While the general terms of the U.S. health care reform law are known, the law will require significant interpretation as it is implemented over the next several years. One clear result of the law is that the U.S. government will be more involved in paying for health care. We have written about the reform efforts before, and have factored the major provisions of the law into our analysis of the 20.6% of the Fund invested in Health Care companies at quarter end. The Fund has exposure to Health Care via investments in pharmaceuticals (15.0%), medical supplies and devices (3.0%), and health service companies (2.6%).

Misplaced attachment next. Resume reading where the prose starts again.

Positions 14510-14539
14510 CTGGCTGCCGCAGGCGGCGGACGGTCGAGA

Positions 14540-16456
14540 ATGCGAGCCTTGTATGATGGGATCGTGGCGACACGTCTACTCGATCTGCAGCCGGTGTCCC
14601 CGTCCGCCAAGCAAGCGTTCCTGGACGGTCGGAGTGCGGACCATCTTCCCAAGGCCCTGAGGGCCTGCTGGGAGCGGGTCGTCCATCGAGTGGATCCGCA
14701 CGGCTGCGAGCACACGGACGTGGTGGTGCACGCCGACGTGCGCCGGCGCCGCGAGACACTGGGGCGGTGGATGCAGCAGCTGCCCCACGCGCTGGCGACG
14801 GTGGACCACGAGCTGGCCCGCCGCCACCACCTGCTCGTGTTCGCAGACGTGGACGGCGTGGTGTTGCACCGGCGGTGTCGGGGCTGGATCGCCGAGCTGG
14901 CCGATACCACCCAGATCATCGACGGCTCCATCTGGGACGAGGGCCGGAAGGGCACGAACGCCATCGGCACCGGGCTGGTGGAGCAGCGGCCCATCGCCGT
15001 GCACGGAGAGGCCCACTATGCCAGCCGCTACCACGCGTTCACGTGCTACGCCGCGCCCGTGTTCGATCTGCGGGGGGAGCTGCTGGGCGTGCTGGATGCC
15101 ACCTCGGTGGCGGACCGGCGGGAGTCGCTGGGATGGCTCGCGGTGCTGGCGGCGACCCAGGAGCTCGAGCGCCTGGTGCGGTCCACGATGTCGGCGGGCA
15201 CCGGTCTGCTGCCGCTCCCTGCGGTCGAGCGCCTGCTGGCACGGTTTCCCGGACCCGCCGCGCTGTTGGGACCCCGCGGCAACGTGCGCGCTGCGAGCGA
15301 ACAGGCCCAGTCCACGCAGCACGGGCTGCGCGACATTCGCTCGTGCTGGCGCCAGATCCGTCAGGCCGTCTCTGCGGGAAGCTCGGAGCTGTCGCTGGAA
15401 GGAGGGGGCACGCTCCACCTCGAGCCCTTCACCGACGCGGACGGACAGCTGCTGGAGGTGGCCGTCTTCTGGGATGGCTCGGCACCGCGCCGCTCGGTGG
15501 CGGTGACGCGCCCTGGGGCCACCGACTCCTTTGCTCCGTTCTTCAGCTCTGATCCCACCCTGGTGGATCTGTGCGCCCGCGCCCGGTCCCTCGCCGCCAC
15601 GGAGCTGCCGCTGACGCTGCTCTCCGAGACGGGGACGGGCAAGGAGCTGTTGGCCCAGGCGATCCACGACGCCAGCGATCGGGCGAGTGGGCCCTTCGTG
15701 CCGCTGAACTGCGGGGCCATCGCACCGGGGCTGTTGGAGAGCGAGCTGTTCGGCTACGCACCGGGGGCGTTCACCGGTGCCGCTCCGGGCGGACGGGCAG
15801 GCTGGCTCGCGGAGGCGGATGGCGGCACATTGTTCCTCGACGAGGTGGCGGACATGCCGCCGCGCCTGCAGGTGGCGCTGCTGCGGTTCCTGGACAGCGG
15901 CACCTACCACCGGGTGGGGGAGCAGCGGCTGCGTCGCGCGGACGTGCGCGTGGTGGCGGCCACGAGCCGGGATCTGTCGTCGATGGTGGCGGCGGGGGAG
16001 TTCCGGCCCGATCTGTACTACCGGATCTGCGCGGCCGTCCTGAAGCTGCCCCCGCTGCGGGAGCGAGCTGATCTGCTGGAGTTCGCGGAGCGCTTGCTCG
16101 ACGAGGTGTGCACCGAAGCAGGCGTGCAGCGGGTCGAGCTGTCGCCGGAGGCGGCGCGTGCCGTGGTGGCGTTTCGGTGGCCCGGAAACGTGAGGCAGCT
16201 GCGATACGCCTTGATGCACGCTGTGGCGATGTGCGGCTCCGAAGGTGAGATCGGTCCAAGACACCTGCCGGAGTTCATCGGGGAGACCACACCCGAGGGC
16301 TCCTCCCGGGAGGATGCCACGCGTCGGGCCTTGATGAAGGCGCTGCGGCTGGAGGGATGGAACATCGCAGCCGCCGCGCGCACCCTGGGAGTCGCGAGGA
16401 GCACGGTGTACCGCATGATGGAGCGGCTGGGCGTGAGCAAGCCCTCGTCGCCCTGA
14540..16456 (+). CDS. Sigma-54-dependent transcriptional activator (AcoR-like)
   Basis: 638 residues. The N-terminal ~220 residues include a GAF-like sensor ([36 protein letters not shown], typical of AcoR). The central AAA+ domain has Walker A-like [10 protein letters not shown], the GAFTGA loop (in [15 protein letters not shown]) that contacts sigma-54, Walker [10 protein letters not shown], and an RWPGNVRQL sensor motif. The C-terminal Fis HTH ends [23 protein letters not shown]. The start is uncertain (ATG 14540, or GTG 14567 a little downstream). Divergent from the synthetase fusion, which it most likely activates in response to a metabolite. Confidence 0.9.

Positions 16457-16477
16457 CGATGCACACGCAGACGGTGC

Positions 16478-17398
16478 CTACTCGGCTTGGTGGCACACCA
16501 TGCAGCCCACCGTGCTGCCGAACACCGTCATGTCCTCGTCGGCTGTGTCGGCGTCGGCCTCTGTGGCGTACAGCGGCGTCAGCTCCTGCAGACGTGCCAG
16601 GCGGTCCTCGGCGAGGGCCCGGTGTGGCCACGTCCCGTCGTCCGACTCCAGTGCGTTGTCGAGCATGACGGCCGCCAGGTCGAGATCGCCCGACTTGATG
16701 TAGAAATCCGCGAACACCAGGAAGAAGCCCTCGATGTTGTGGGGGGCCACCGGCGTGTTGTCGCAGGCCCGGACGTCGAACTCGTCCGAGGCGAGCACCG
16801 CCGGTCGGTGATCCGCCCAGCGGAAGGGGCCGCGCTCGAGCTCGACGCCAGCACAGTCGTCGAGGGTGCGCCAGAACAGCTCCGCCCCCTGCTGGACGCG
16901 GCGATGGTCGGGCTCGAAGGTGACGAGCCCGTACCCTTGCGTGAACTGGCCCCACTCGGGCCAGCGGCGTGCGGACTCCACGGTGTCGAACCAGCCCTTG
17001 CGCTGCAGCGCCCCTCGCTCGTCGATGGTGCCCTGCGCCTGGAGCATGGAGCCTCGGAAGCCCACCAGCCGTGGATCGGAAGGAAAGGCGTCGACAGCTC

We estimate that provisions in the law will reduce earnings at pharmaceutical companies over the next several years. Longer term, the benefit of greater volumes should help offset the costs of the law for pharmaceutical companies, as the legislation should ultimately increase the population covered by insurance. In addition, we believe that companies will respond to this earnings pressure by cutting costs, offering new products, and expanding into overseas markets.